Trapped between two worlds, and effectively two genres, is a new ABC series starring Ryan Corr & Bob Morley.
“Hey mate… why’d you lie to Nico about the Christmas drinks?” Charlie asks his friend Nate as they work together over some carpentry.
Nate, remaining secretive about the real reason for his absence at a work function says, “I had to go to the doctor.”
“Are you right? Are you crook?” Charlie asks.
“Yeah all good mate,” Nate replies.
But the inability of men to deal with their vulnerabilities, or deeper issues such as depression, is at the core of new ABC comedy, In Limbo.
The premise centres around Nate, having taken his own life, reappearing to Charlie in ‘ghost’ form to seek his assistance to cross over to the other side. But only Charlie can see Nate, for reasons not apparent.
Undead tales are not new to television, with Ghosts, Spirited, Glitch, Dead Gorgeous alongside movies such as Blithe Spirit, Bettlejuice and, well, Ghost.
This new series by Bunya Productions blends serious themes with touches of comedy with the latter presenting as something of a ‘buddy ghost’ comedy. Mental Health, and men’s reluctance to deal with such, drives this 6 part series.
Charlie (Ryan Corr) is a Brisbane-based crane operator who has known Nate (Bob Morley) since childhood. While Nate has a seemingly perfect life as husband and young father, Charlie is attempting the dating scene again, a year on from a failed relationship.
Inexplicably, Charlie finds his friend dead on the floor of his home -spoiler alert- having taken his own life. For two seemingly happy-go-lucky blokes, it is a brutal reality call, all during the festive season.
“Did he have a history of mental illness?” a police officer asks a numb Charlie…. “suicide rarely makes sense to the people left behind.”
For Nate’s widow Freya (Emma Harvie) it is devastating news, with a forlorn and guilty Charlie going out of his way to assist, whether as soccer coach to her daughter Annabel (Kamillia Rihani) or in completing the cubby house that both men were building before the untimely death.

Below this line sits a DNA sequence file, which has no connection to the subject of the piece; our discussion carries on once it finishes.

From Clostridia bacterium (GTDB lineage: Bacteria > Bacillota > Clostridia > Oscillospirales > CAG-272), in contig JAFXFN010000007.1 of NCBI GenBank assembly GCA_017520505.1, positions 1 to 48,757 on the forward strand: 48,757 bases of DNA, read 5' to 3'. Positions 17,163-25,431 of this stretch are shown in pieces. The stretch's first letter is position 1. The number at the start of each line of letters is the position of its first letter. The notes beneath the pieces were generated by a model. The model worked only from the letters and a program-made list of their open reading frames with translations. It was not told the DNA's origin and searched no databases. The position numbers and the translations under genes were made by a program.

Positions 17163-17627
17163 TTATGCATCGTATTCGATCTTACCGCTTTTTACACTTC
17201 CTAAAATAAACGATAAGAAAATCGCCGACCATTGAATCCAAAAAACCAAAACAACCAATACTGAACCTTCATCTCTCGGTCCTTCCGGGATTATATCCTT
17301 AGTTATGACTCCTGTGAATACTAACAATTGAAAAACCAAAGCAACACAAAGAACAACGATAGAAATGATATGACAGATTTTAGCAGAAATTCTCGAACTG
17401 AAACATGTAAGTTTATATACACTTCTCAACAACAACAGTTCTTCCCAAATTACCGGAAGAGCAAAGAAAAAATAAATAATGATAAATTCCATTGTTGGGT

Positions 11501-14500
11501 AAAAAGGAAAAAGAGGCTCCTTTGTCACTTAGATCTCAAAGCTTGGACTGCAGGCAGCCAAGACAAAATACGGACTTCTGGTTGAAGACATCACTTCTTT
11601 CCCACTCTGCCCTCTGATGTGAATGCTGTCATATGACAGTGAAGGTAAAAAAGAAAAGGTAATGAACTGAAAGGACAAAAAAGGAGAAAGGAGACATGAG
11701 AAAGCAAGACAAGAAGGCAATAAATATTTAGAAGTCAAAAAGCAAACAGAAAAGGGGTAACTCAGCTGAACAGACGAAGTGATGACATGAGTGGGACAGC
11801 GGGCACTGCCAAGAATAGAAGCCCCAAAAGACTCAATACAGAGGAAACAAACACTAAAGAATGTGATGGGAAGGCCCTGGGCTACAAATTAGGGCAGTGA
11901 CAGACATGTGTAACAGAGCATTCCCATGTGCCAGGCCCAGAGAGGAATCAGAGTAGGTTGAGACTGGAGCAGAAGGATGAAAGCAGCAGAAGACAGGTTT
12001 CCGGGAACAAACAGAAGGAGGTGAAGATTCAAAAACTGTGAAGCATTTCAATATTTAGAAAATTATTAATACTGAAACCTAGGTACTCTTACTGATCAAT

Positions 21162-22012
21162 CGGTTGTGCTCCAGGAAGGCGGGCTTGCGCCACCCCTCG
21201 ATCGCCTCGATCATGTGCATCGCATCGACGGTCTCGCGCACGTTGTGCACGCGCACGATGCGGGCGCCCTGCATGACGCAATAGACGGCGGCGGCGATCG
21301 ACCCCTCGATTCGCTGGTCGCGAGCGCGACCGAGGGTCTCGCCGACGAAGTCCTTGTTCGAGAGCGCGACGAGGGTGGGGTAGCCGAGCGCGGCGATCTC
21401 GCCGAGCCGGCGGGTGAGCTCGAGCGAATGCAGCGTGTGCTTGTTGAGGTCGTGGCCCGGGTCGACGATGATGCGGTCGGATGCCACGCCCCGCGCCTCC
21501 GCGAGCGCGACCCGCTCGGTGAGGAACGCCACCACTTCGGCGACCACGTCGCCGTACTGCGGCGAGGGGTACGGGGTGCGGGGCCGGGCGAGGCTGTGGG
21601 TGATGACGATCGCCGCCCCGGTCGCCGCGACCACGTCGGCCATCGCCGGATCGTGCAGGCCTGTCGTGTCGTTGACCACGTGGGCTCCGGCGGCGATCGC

But not even Charlie could have expected to come face to face with Nate in ‘ghostly’ form, cracking jokes, acting like there has been no changes, save for his ability to successfully cross over to the other side. It isn’t entirely clear if Nate is an apparition or a figment of Charlie’s mind (I think we’re supposed to overlook Morley’s reflection and shadow, which the budget clearly was unable to erase with CGI).
Even before Nate has been farewelled with a funeral, Charlie and Nate are back to matesy gags and laconic humour, on a mission to help Nate’s spirit ascend… or descend.
“I can’t do it alone and I need your help,” Nate insists.
While Ryan Corr is the earth-bound straight man, Morley is the comedic spirit in this relationship. In the middle of this most-serious theme, In Limbo is more successful at drama than comedy.
The scene where the men come face to face, post-Nate’s death, was handled too unrealistically for my liking. There’s no genuine fear at the prospect of seeing a dead friend suddenly alive, which subsequently took me out of the credible world that had been set up.
Any anger from Charlie is fleeting, with Nate back to wisecracks about dunnies and bubble baths. It might have been more believeable if Charlie’s blokey logic had rejected the whole afterlife concept requiring a little more Patrick Swayze-like persistence from Nate (which in turn, may have elicited more comic scenes).
All six episodes will be available on iview which hopefully means a brief wait to get to scenes of more substance as raised by the premise. In Limbo is commendable for tackling mental health, suicide, and comedy but the balance of genres is itself trapped between two worlds with neither ultimately quite satisfying, despite having its heart in the right place.
In Limbo screens 9pm Wednesday on ABC.